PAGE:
Microsoft continues to prove it is, if not the worst, certainly among the most poorly managed companies in the world.
Two examples today.
Microsoft is about to slash the price it charges tablet makers to put Windows 8 RT on their products, which in turn would be passed down to consumers in the form of price cuts. However, the price cuts Microsoft is promising tablet makers isn't to permanently lower prices, it's to dump off their remaining stock and bid goodbye to Windows 8 RT forever.
However, those price cuts have been a regular thing for months already, even without the discount from Microsoft.
For example, Dell slashed the price of their 32 GB XPS Windows 8 RT tablet from $500 to $450, only to slash it again last month to $299.
Asus nearly cut the price of their VivoTab RT in half, from $599 to $382. Newegg now lists the item as "discontinued".
|Even 4 years from analysts project a dismal future for Windows tablets|
Other tablet makers have refused to launch Windows 8 RT tablets or watched sales of their tablets wilt so poorly they have been reluctant to offer any other Windows 8 RT products. Acer, HP, Samsung, Toshiba, Motorola, and others are on the sidelines, either having already experienced their own Windows 8 RT flops or learned from their competitor's failures.
The only tablet makers who have still announced - make that not yet canceled - plans to sell Windows 8 RT tablets are HTC and Dell, both who have promised 7" versions, and Microsoft, who are refusing to lower prices of their Surface tablet. Whether those 7" versions ever ship remains to be seen. Dell cannot stay in the Windows 8 RT tablet business long selling $500 tablets for $299.
Microsoft created this problem by launching Windows 8 in several versions, similar to what they did with XP, Vista, and 7, but far worse. Windows 8 RT is an intentionally crippled version of Windows 8 that does not come with Windows Media Player, nor can it even run the thousands of apps for Windows 8. Let me repeat that, Windows 8 RT is incompatible with every app designed for Windows 8. Nor can it run any legacy Windows software from XP, Vista, or 7. Microsoft has done an amazingly poor job of communicating this to consumers, which results in a very high return rate of Windows 8 RT tablets once buyers get it home only to find out it's not compatible with their software on their home PC's.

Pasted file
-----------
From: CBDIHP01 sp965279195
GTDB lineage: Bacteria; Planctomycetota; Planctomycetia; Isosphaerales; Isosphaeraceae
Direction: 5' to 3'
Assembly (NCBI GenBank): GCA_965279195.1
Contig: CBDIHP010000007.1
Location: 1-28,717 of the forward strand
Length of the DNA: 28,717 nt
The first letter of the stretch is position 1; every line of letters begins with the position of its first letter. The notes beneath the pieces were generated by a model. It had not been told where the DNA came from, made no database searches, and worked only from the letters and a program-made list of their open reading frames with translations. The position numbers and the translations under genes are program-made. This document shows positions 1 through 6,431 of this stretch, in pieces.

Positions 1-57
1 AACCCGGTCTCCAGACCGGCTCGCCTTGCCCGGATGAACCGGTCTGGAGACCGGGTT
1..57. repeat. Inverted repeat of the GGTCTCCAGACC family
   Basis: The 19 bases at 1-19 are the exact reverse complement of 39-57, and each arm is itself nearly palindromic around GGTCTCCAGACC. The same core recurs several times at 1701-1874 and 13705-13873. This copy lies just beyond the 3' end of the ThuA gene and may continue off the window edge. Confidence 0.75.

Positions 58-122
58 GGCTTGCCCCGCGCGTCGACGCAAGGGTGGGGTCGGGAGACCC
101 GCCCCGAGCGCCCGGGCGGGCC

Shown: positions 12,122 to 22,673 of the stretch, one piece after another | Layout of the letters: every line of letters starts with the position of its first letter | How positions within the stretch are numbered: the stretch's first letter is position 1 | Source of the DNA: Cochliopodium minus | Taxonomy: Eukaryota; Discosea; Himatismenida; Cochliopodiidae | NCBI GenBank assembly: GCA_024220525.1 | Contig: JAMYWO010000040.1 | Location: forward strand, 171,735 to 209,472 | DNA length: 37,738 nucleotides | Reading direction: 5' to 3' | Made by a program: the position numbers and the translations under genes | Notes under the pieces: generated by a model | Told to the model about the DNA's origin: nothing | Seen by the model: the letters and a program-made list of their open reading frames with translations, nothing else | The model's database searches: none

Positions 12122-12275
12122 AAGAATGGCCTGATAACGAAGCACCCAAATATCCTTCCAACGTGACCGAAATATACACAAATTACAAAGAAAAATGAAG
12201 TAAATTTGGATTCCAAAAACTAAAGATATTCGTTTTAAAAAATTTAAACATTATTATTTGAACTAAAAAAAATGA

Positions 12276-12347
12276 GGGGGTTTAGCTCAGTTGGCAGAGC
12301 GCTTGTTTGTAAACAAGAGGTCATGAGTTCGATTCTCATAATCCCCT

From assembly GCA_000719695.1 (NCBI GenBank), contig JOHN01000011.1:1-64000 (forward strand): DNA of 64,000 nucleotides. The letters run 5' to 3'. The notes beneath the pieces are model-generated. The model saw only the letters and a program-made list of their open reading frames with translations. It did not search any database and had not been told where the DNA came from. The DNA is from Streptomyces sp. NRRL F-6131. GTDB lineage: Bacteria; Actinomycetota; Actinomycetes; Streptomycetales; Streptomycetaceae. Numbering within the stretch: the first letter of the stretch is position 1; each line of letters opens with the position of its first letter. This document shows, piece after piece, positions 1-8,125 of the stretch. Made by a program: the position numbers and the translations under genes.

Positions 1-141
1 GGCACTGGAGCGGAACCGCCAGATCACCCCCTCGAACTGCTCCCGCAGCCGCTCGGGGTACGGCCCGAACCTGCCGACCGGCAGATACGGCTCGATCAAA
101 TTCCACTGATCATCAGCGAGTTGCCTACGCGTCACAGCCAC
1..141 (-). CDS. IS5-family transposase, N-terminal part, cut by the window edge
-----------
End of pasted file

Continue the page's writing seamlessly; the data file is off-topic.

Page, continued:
That's because Windows 8 RT runs on lower priced CPU's that cannot run software that the CPU's in all laptops and desktops use. The average consumer doesn't know this - and doesn't care, they only want to run their Windows software.
So as Microsoft quickly scraps yet another product in a seemingly endless parade of failure (see: Kin, Zune, Windows CE, Tablet PC's, Ultra-Portable PC's, Windows ME, Windows Vista, Windows 8, etc., etc.), they will continue to sell their Windows 8 Pro tablets - the tablets that start at $1000, have half of their hard drive gobbled up by the OS, and which the main selling point to date is that they make a fun "click" sound when you use a keyboard - which costs an additional $130. (For the price of one Windows 8 Pro tablet you can buy an iPad, an iPad mini, an iPhone, or the Android versions of each - and have money left over for dinner)
And don't even get me started on the Xbox One, the successor to the Xbox 360. It's a new video game system that doesn't play games that look or behave any differently than it's 7 year old predecessor - but it will cost consumers additional fees to play (and even sell) used games. The main feature of that system? Microsoft is betting customers will pay $500 or more for the Xbox One, plus $100 per year to connect online, only to plug their already existing cable box in to in order to watch the TV channels they already receive without the Xbox One. That sounds genius, doesn't it?
|Can you count the customers in the Microsoft Store?|